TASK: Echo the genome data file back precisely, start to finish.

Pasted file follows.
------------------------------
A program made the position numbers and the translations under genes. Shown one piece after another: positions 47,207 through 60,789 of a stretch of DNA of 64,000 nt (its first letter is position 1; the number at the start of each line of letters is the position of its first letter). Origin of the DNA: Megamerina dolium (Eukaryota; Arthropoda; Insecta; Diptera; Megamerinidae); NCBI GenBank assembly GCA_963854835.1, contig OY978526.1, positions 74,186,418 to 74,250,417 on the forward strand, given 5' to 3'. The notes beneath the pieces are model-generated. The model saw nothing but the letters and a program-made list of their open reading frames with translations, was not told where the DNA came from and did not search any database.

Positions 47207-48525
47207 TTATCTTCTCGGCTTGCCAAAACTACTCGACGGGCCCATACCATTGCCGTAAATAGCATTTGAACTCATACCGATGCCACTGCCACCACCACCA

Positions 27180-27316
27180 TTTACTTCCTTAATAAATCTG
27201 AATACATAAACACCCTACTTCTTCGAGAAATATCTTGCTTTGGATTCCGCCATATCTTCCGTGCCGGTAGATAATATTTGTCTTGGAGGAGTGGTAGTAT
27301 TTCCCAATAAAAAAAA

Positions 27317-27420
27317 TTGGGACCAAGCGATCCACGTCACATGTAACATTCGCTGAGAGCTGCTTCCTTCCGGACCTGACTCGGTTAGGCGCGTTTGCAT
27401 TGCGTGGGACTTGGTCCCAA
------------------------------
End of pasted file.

A program made the position numbers and the translations under genes. Shown one piece after another: positions 47,207 through 60,789 of a stretch of DNA of 64,000 nt (its first letter is position 1; the number at the start of each line of letters is the position of its first letter). Origin of the DNA: Megamerina dolium (Eukaryota; Arthropoda; Insecta; Diptera; Megamerinidae); NCBI GenBank assembly GCA_963854835.1, contig OY978526.1, positions 74,186,418 to 74,250,417 on the forward strand, given 5' to 3'. The notes beneath the pieces are model-generated. The model saw nothing but the letters and a program-made list of their open reading frames with translations, was not told where the DNA came from and did not search any database.

Positions 47207-48525
47207 TTATCTTCTCGGCTTGCCAAAACTACTCGACGGGCCCATACCATTGCCGTAAATAGCATTTGAACTCATACCGATGCCACTGCCACCACCACCA

Positions 27180-27316
27180 TTTACTTCCTTAATAAATCTG
27201 AATACATAAACACCCTACTTCTTCGAGAAATATCTTGCTTTGGATTCCGCCATATCTTCCGTGCCGGTAGATAATATTTGTCTTGGAGGAGTGGTAGTAT
27301 TTCCCAATAAAAAAAA

Positions 27317-27420
27317 TTGGGACCAAGCGATCCACGTCACATGTAACATTCGCTGAGAGCTGCTTCCTTCCGGACCTGACTCGGTTAGGCGCGTTTGCAT
27401 TGCGTGGGACTTGGTCCCAA